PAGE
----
US3043754 *Dec 3, 1959Jul 10, 1962Aluminum Co Of AmericaDecorative aluminum article and method for making the same
US3089795 *Nov 18, 1959May 14, 1963Westinghouse Electric CorpMethod for producing fiber texture and cube-texture sheets of iron-base alloys
US3099176 *Nov 6, 1957Jul 30, 1963Westinghouse Electric CorpRolling silicon-iron
US3130092 *May 29, 1959Apr 21, 1964Armco Steel CorpProcess of making cubic texture silicon-iron
US3165428 *Dec 27, 1962Jan 12, 1965Westinghouse Electric CorpProduction of thin goss oriented magnetic materials
US3440718 *Jul 12, 1965Apr 29, 1969Physical Sciences CorpMethod of temperature compensating an electrical apparatus
US3990924 *Aug 27, 1975Nov 9, 1976Nippon Steel CorporationMethod for producing high magnetic flux density grain-oriented electrical steel sheet and strips having excellent characteristics
US4318758 *Dec 13, 1979Mar 9, 1982Nippon Steel CorporationMethod for producing a grain-oriented magnetic steel sheet having good magnetic properties
US5026439 *Oct 12, 1990Jun 25, 1991Nippon Steel CorporationProcess for preparing wound core having low core loss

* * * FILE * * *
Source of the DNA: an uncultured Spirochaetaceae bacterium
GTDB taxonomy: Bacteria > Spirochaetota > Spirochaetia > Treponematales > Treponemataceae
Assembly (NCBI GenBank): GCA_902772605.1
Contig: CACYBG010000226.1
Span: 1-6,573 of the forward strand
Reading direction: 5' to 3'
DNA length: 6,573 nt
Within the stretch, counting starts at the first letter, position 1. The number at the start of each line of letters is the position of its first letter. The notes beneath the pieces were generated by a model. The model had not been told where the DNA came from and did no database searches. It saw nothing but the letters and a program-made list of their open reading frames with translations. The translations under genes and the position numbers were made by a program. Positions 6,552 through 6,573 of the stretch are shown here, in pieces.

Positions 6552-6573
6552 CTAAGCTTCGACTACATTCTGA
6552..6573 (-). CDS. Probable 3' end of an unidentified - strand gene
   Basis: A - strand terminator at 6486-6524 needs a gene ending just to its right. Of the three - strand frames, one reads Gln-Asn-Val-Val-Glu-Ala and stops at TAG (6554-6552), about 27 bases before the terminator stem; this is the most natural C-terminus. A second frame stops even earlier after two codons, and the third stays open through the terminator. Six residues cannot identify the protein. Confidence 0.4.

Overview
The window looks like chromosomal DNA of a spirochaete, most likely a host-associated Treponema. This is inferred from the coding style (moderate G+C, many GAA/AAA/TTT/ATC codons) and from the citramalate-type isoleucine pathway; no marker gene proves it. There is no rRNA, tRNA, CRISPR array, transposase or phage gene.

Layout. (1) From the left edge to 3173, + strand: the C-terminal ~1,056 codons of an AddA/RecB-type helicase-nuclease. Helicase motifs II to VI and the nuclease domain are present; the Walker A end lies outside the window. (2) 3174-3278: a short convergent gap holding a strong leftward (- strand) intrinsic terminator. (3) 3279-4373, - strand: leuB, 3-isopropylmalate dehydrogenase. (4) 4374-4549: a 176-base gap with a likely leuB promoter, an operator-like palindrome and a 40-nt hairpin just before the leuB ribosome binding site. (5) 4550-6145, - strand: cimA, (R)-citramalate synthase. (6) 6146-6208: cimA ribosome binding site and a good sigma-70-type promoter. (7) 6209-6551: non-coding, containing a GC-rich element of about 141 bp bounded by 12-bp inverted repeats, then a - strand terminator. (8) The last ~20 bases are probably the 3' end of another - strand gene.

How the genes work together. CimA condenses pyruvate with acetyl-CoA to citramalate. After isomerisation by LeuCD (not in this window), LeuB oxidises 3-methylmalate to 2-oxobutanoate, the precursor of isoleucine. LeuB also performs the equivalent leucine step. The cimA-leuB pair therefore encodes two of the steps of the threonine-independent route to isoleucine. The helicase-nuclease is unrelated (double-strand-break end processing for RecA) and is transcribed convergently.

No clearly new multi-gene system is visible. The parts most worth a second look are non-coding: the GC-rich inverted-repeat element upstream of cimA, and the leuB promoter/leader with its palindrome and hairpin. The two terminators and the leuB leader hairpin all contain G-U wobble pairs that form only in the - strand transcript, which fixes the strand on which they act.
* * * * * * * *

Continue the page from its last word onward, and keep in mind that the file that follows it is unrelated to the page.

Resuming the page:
US5415703 *Feb 16, 1993May 16, 1995Nippon Steel CorporationVery thin electrical steel strip having low core loss and high magnetic flux density and a process for producing the same
US5833768 *Mar 8, 1996Nov 10, 1998Nippon Steel CorporationGrain-oriented electrical steel sheet with very low core loss and method of producing the same
DE1191399B *Sep 28, 1959Apr 22, 1965Westinghouse Electric CorpVerfahren zur Herstellung von Blechen aus Eisen-Silizium-Legierungen mit Wuerfeltextur
DE1275562B *Nov 13, 1959Aug 22, 1968Armco Steel CorpVerfahren zur Herstellung eines Silicium-Eisen-Bleches mit (100)[001]-Textur
DE1277287B *Jun 10, 1960Sep 12, 1968Armco Steel CorpVerfahren zur Herstellung von Eisen-Silicium-Blech mit Wuerfeltextur
DE2816880A1 *Apr 18, 1978Oct 19, 1978Nippon Steel CorpKornorientiertes magnetisches stahlblech
EP0047129A1 *Aug 26, 1981Mar 10, 1982Kawasaki Steel CorporationGrain-oriented silicon steel sheets having a very low iron loss and methods for producing the same
EP0374948A2 *Dec 22, 1989Jun 27, 1990Nippon Steel CorporationVery thin electrical steel strip having low core loss and high magnetic flux density and a process for producing the same
Classifications
U.S. Classification148/111, 148/113
International ClassificationC21D8/12
Cooperative ClassificationC21D8/1244, C21D8/1233
European ClassificationC21D8/12D6